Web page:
Disclaimer: I am not a historian! And I don't have any money for research. The history of 'Model Aerodrome Ltd' is confusing and not neatly documented. Rather than providing only the meagre facts which are available, I have filled in the gaps with guesswork, so the piece below is best read as a story. I have indicated where I depart from evidenced fact with the magic words 'I guess' - perhaps some other researcher can add to the data and provide a more accurate picture?
Model Aerodrome Ltd was a UK model kit company set up in 1937 in Birmingham. They survived the war, and by 1958 they had at least two sites in Birmingham - Temple Row and Stratford Road, and one in West Street,Brighton. They sold their own series of balsa model aircraft using a propritary jigging system, model aero engines under the brand name 'Drome', and model boat kits under the brand 'Marinecraft' from their shops, advertised through modelling magazines and distributed generally to the independant model trade.
At some point between 1955 and 1960 they obtained an agreement with Keil Kraft for distribution via the Keil Kraft catalogue, and thus were in most of the model shops in the country. 1960 was also the date of the introduction of their 'miniature power boat' range. They are not mentioned in the 1961 KK catalogue, but their kits continue to be advertised under their own name until at least 1966. Adverts show that Marinecraft were developing their range during the 1960s - in 1966 they produced the Jura and Oban (two fibreglass-hulled power boats), and converted their yacht hulls to fibreglass. But there is not much heard of Marinecraft during the 1970s.We hear little about them thereafter, so I guess that they ceased making their 'own brand' kits by the early 1970s, when increased competition from Far Eastern ready-made models began.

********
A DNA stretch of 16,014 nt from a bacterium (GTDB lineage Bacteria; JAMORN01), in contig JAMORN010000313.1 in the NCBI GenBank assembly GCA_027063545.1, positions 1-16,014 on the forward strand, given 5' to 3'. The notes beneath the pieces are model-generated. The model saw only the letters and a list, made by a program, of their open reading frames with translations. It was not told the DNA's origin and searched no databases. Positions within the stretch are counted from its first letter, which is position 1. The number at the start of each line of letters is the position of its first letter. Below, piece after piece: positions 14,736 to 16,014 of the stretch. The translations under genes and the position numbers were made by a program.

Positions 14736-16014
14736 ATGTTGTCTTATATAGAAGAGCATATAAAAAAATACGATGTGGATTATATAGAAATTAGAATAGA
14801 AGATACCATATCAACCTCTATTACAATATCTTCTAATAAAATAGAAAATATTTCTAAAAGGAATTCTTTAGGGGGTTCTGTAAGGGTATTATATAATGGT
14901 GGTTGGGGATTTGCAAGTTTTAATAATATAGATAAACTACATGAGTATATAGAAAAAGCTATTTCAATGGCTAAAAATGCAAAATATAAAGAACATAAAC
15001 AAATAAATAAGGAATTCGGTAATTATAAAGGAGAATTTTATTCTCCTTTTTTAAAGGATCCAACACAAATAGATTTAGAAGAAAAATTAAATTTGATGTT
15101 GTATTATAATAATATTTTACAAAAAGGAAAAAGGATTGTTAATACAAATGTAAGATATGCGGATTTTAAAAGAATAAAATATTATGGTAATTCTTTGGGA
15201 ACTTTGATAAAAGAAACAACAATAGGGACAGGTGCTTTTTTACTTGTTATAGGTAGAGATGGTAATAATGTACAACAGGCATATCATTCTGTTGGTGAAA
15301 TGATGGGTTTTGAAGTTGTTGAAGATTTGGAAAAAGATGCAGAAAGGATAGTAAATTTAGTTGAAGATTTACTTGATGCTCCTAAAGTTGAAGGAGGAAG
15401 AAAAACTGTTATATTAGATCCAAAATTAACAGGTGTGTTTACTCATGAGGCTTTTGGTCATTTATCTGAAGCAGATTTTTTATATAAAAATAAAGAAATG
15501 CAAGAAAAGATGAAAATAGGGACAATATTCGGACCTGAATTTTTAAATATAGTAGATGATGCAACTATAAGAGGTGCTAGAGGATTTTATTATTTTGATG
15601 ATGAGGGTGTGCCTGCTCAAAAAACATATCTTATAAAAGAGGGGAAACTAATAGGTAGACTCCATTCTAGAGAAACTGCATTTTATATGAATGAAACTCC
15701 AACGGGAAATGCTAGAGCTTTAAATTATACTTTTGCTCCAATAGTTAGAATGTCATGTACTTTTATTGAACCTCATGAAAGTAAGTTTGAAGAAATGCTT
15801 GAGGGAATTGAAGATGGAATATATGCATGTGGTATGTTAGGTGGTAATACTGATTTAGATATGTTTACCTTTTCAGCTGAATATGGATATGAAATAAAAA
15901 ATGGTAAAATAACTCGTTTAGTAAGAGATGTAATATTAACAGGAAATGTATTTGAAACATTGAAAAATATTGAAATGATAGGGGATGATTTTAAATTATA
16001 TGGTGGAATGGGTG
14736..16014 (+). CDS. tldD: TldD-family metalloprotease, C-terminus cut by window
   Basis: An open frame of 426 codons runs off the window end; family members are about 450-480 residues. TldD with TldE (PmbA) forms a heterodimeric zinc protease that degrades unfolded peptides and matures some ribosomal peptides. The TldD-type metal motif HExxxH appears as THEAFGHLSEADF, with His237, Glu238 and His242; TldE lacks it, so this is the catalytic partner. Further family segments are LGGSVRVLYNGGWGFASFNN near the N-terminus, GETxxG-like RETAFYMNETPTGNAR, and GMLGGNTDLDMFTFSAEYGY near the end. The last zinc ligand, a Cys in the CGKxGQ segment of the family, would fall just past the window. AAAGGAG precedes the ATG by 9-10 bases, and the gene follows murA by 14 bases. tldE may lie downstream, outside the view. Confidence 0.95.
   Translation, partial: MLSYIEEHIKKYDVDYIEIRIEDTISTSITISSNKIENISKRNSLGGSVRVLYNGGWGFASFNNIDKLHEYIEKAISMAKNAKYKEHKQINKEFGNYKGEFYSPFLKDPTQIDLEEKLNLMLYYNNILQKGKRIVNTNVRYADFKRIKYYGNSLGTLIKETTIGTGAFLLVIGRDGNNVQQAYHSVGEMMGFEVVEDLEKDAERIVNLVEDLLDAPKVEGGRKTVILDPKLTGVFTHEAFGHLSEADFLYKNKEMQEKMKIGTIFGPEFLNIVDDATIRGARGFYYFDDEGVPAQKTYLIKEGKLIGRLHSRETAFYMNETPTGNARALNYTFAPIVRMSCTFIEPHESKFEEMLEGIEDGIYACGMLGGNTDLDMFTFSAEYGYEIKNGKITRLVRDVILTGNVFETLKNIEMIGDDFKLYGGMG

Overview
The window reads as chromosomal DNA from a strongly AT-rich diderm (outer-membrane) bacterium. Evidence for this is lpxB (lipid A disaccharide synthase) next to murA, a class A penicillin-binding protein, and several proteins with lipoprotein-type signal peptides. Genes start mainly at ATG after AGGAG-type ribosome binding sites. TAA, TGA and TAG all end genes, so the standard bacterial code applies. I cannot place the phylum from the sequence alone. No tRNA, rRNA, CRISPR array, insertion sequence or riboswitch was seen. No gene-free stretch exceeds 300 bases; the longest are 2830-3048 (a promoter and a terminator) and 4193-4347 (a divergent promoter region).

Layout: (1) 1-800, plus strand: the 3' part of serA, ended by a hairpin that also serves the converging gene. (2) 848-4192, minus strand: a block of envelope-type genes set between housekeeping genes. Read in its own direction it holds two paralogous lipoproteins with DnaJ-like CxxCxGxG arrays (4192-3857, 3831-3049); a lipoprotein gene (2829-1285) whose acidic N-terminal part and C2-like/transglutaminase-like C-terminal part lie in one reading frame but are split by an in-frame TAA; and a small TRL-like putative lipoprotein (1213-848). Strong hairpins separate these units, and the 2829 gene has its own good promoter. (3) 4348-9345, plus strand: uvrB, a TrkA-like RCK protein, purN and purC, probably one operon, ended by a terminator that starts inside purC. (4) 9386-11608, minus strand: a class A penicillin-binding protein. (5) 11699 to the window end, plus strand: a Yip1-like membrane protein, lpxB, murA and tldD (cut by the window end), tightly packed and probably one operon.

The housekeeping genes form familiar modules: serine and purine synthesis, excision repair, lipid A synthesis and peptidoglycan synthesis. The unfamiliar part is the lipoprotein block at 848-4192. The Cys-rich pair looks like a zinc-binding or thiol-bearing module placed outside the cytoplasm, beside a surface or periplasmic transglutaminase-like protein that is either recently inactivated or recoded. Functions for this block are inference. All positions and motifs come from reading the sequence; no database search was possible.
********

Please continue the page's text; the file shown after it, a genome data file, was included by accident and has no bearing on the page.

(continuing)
Merger with 'Model Aircraft'?
At some point the 'Model Aerodrome' name seems to merge with the "Model Aircraft (Bournemouth) Ltd" name. This second company was a trading name of "Model Aircraft Stores", who employed the famous Phil Smith, designing aircraft and boats under the brand name 'VERON'. Model Aerodrome's Brighton shop purchase probably happened at about this time, which I guess to be 1947 (for reasons given below). Bournemouth is about 70 miles away from Brighton, and very much in the centre of model boat development at the time. I guess that there was some joint agreement - perhaps a takeover? - at this point, but that the 'Model Aerodrome' name was kept. It may have had considerable brand loyalty, since there were shops in Birmingham, Brighton, and maybe elsewhere? Model Aerodrome seems to have been a very well-known name in the 1950s/1960s.